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Lara

Lara

Visual artist

What makes a good leader?

A good - or in other words a positive leader - is someone who is able to put others needs on a equal footing, with everyone else in the group/society. They need excellent foresight, impeccable negotiation skills, an ability to see many conflicting view points from all sides...and most helpful all, a sense of humor.

In terms of the global media spotlight I see Angelina Jolie demonstrating unparalleled qualities of leadership. In her arena of Hollywood super-star goddess she really leads the way, and generally only by example and action. She harnesses the media circus that surrounds her for good. She is without a peer, in her generation, everything she does has considered significance, and personal political meaning behind it.

Each adopted child, she has rescued from personal tragedy, but not only that -with Maddox and Pax, they are from countries with a terrible legacy/relationship with America, Vietnam and Cambodia. It feels like a choice of peace as well as commitment as a mother.

You can offer no greater gift to a homeless child -than that of yourself. And unlike Madonna, no controversy follows Angelina, because she is absolutely politically aware. The real deal.

When choosing a place to give birth to her first biological child in Africa - quietly snubbing Hollywood opulence to again make good use of the worlds media by taking them to a country that needed and benefited from a visit by the global media spotlight.

She is an alchemist, turning the dross of negative things in her life (obsessive media attention) into gold (highlighting the beauty and plight of a country like Namibia)

I also love her statements about loving her adopted children , even more than her biological children. It is a bold statement to make to the world.

Finally, her and Brads greatest leadership action was to move to New Orleans and make it one of their permanent bases after Katrina.

Is leadership different for disabled people?

I would hope that a disabled leader in whatever field would be extra talented and competent in their vision of how to be inclusive and therefore to be articulate in tolerance of many kinds and to want to continue to strive for acceptance of difference.

However, this has not really been the case with women and women’s rights... over a hundred years ago, suffragettes died getting the vote for women... but in contemporary culture many women in the workplace have simply become ´honorary men’ with no commitment, passion or knowledge of why it is still important to keep working for real equality. For example, after a woman has carried a baby for 9 months inside her body, gone through labour (never a more apt term was chosen) why does society - including many women - accept that a new mother should only be given 3 months paid leave with that baby..? and that she should have to pay huge amounts to hand that baby over to a total stranger? To me, that is a form of child and mother abuse if its not exactly what the mother really wants for her self.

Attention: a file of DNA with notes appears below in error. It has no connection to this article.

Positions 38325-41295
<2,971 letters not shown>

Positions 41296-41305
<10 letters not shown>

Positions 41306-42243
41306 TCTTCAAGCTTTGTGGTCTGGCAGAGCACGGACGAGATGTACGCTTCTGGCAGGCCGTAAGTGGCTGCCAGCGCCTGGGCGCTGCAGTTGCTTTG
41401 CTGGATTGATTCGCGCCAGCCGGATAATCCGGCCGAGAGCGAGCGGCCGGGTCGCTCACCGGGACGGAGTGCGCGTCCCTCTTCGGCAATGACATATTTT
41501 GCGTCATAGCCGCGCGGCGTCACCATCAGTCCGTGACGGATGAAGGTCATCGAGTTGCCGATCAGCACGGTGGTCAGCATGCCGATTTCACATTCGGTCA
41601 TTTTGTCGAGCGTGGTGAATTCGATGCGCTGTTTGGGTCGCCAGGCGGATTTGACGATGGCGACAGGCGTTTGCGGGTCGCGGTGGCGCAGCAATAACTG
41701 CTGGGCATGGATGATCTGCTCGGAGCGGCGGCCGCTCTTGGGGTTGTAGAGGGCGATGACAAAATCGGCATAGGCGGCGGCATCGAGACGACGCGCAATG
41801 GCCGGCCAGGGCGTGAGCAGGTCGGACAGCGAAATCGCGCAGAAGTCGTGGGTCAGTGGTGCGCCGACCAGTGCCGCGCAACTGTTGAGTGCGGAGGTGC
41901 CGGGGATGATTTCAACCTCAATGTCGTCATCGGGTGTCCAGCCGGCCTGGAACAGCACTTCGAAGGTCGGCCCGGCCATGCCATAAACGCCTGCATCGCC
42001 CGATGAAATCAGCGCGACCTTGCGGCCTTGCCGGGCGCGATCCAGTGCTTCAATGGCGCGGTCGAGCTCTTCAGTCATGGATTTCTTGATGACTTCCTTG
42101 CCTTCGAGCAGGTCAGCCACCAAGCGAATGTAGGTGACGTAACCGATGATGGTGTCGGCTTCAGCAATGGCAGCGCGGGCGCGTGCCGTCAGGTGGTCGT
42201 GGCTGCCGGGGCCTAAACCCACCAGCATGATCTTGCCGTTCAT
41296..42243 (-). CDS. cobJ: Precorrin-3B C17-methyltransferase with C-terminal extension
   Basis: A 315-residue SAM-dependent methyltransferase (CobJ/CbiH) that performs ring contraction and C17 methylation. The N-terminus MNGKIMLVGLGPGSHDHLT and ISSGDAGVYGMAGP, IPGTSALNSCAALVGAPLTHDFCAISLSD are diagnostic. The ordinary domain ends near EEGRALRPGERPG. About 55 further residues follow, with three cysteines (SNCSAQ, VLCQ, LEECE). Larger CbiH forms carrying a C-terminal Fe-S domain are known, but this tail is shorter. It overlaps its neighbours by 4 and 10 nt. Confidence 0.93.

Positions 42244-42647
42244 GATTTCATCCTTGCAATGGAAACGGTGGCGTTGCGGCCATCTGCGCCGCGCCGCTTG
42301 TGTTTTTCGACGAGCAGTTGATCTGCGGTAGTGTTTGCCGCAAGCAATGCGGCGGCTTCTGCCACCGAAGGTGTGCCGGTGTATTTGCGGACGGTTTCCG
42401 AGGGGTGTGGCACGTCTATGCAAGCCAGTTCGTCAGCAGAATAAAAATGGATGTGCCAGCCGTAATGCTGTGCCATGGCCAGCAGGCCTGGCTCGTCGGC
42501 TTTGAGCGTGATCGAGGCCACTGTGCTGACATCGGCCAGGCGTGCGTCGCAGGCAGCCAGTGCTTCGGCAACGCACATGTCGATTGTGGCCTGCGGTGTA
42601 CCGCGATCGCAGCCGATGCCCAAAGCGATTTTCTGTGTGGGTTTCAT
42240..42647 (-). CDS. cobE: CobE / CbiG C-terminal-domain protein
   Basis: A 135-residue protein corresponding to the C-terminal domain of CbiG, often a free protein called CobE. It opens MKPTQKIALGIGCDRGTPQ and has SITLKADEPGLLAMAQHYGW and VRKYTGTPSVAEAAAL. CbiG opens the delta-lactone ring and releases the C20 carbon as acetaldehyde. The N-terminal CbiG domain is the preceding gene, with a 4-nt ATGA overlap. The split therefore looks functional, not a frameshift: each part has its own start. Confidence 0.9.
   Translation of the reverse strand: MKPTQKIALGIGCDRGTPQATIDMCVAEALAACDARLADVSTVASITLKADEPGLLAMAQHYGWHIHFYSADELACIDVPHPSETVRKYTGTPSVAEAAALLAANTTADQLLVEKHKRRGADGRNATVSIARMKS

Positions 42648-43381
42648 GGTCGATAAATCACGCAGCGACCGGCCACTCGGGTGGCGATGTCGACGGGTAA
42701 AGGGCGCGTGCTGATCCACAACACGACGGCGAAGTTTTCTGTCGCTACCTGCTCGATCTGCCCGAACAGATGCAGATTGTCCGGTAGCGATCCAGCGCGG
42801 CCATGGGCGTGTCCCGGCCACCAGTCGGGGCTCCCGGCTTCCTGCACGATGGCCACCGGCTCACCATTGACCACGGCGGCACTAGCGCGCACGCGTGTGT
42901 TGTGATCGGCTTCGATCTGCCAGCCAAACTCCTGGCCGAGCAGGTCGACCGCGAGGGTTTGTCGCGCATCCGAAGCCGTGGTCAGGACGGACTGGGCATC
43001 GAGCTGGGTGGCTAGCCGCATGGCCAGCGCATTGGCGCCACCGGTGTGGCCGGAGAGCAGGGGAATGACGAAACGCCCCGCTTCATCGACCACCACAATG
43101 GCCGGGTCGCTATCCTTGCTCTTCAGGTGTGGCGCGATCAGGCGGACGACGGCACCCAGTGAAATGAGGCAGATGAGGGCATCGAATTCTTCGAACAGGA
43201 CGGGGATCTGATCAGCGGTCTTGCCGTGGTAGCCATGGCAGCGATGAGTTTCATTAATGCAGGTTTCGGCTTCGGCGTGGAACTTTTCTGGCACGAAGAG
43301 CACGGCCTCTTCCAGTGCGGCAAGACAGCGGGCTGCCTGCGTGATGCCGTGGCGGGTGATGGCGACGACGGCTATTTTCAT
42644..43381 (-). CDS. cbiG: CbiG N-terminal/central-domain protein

In leadership it would from my point of view be very disappointing if Disabled leaders became, in the course of training and quotas, the same as non-disabled leaders. I would like a disabled leader to come from a different space - equal but different. To lead from a kinder, more considerate space is the hope of our world becoming kinder… to all. In my experience many disabled people are a joy to be with because we are masters in communication, kindness and considering others. This is the gold of our sometimes very tough experiences. It is why we can make ideal leaders.

Are their barriers to leadership for disabled people that non-disabled people don´t experience?

Yes, there are many barriers, some of which I will list, but some barriers are common to all people, like how well you were parented or not... as a child. Did you have self-esteem encouraged...or not?

Barriers to leadership faced by disabled people:

• (for the older generations especially) lack of good education. however all students in the UK now suffer equally from our soul-less secondary education.

• lack of confidence

• communication and mobility barriers.

• not knowing how or where you could offer leadership

• not being taken seriously

• impairment based charities functioning from charity model and not offering to powershare.

• poverty

• systems of inflexible benefits, that keep people under the parapet.

• people who don’t want to draw attention to themselves and rock unfair systems.